For more than six weeks, dissident Cuban blogger Yoani Sánchez has crisscrossed the Atlantic, making a splash and garnering accolades as she hopscotches between high-profile events in Brasilia and Amsterdam, Mexico City and New York, Washington, D.C. and Miami, with an eloquent, unvarnished plea for freedom of expression in her homeland.
But how has this woman with limited Internet access at home in Havana, few high-powered connections, no organization and limited financial resources pulled off a grueling, attention-grabbing itinerary across three continents that would challenge even the most savvy road warrior?
As it turns out, the same way she has managed to make a living in Havana and cultivate hundreds of thousands of Internet and Twitter followers around the globe: by plugging into an extensive, informal network of dedicated supporters who for years have translated her blog and helped Sánchez get her reports on life under communism out to the world — and also by improvising like mad.
In Brazil, where she launched her world tour on Feb. 18 after the Cuban government granted her permission to travel, pro-Castro protesters threw fake dollar bills at the blogger and shouted she was being underwritten by the CIA. Others claimed she was being paid thousands of dollars a month by the Inter-American Press Association, a Miami-based organization that advocates for freedom of the press in Latin America. IAPA officials roundly deny the claim.
Never miss a local story.
The reality appears to be far more prosaic.
Sánchez, whose husband and teenage son stayed at home, has no entourage, no minder, no professional travel planner. She has done nearly all her international flying by herself, friends and supporters say.
Some of the stops on Sánchez’s tour have been the result of seat-of-the-pants planning undertaken by her grass-roots supporters, who helped her take advantage of longstanding invitations from colleges and universities, human-rights groups, journalism organizations and tech conferences to cobble together a schedule and find funding for plane tickets and hotels.
Her flight from Havana to Brazil was covered by business supporters of a film festival that planned to screen a documentary in which she appeared. Another film festival took her to Prague. A Mexican university paid for her travel to Mexico City. The IAPA put up Sánchez, volunteer chair for Cuba of the group’s Freedom of the Press Committee, at its three-day conference in nearby Puebla, IAPA Director Julio Munoz said.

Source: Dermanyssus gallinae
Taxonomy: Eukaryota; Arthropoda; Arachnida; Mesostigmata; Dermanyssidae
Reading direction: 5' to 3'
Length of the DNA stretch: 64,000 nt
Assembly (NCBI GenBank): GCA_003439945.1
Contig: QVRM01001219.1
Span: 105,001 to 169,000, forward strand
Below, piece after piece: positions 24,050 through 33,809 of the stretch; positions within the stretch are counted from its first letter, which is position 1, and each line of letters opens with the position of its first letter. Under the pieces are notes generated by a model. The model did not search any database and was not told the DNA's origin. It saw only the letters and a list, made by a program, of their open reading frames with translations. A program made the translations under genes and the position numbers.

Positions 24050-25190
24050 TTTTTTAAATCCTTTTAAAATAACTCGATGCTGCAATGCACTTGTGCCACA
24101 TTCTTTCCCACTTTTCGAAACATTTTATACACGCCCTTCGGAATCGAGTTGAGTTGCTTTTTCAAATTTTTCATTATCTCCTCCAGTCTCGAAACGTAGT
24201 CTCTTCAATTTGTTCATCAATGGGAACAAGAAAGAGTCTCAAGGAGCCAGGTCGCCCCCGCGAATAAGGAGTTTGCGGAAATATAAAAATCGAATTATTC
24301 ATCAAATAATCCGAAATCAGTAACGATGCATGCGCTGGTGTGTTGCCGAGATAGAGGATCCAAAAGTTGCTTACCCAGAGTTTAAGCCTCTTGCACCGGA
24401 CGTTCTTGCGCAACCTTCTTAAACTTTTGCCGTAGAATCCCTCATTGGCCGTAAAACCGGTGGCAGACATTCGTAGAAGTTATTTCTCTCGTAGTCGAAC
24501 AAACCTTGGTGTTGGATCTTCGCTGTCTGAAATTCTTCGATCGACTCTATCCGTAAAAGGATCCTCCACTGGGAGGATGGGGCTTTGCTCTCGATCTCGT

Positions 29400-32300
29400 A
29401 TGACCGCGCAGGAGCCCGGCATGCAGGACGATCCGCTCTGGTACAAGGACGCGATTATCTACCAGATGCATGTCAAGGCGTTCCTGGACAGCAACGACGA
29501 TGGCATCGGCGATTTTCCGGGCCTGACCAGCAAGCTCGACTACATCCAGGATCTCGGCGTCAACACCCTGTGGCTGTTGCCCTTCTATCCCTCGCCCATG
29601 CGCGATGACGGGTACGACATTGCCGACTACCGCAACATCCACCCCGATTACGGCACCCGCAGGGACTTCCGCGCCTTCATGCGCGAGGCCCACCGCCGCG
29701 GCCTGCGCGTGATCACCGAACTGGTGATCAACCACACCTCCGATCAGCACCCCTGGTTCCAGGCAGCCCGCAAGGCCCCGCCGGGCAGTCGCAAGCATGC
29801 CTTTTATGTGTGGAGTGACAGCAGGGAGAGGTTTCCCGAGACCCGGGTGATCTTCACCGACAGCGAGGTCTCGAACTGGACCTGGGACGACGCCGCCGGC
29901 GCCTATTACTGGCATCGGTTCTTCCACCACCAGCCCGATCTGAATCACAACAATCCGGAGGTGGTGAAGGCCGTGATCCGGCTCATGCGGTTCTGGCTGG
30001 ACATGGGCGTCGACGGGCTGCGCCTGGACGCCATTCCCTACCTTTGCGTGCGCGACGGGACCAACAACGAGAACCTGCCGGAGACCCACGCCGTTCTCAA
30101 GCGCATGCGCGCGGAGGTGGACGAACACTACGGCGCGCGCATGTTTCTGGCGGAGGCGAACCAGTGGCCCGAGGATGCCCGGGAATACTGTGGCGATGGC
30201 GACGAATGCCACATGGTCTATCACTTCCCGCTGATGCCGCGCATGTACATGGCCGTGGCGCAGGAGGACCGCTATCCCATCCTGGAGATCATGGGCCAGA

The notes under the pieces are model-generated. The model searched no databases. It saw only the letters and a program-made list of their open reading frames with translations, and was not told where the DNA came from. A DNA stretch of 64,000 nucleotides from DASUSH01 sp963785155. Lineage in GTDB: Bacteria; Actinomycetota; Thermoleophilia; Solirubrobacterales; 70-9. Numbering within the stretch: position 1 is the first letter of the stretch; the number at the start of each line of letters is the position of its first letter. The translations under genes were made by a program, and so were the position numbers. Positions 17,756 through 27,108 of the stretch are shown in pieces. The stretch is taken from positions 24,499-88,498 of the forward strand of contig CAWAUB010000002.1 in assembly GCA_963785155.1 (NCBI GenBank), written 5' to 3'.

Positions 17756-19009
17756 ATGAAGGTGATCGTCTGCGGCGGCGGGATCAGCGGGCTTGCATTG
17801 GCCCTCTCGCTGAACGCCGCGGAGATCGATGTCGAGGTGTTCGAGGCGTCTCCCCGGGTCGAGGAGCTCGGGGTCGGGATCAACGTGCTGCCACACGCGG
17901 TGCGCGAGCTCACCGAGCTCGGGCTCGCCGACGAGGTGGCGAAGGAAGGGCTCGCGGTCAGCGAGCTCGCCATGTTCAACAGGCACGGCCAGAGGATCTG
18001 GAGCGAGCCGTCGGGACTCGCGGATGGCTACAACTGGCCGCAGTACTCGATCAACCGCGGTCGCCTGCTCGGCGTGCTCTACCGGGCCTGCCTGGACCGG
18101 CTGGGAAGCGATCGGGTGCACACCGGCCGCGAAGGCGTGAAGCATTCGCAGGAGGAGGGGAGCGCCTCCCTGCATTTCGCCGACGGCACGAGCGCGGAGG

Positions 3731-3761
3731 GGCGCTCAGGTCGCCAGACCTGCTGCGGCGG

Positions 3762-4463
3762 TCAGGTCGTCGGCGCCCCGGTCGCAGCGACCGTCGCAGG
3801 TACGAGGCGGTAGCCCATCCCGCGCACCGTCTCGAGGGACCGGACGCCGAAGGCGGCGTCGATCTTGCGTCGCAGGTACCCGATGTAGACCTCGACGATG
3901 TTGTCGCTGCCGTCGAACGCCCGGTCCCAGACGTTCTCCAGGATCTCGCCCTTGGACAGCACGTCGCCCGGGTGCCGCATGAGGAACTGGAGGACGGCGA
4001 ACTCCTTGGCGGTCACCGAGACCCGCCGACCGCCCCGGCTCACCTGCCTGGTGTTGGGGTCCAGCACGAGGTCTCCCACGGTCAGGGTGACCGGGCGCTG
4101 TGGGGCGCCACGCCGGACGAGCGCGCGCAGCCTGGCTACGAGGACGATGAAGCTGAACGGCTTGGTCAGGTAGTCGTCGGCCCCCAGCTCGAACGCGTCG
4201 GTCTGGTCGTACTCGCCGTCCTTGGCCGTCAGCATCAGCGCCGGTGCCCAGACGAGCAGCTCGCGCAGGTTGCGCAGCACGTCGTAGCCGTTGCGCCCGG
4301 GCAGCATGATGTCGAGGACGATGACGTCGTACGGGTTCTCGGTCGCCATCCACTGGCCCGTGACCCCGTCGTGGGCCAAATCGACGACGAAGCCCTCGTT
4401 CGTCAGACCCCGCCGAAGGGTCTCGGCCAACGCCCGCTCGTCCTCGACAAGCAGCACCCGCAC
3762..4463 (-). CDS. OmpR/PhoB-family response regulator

Her flight from the Netherlands to Miami? Paid for by her sister Yunia, a pharmacy tech who emigrated from Cuba two years ago, friends and supporters said. Her Miami point person? Her brother-in-law, José Antonio García, who does have some local connections because he works for the Miami-based Foundation for Human Rights in Cuba, an independent spinoff of the Cuban American National Foundation, though leaders say neither group funded her visit.
“There was no grand plan or scheme going on here,’’ said Maria Werlau, a Cuban exile activist in New Jersey who hosted a dinner for Sánchez and a group of her collaborators, most of whom had previously met only on the Internet. “Everything was pretty much put together on the fly.
“She does not have a staff. She could probably use one,’’ Werlau said, laughing.
It was Werlau who helped organize one of the highlights of Sánchez’s tour — her visit to the United Nations, where a protest by the Cuban delegation forced the blogger to meet the U.N. press corps in a cramped hallway. Werlau said she set it up by cold-calling the U.N. news correspondents’ group, which eagerly took up the offer to have Sánchez speak.
“She is a celebrity in some circles,’’ Werlau said.
Sánchez, who has often fielded skeptical questions during public appearances about how she managed to finance and organize the tour, has been emphatic in saying she hasn’t taken any government money.
In fact, says Ted Henken, who coordinated her New York and Washington visits, he advised another Cuban blogger , Orlando Luis Pardo, who accompanied Sánchez on part of her itinerary, to say no to a Washington tech conference co-sponsored by the State Department because it would have covered his expenses.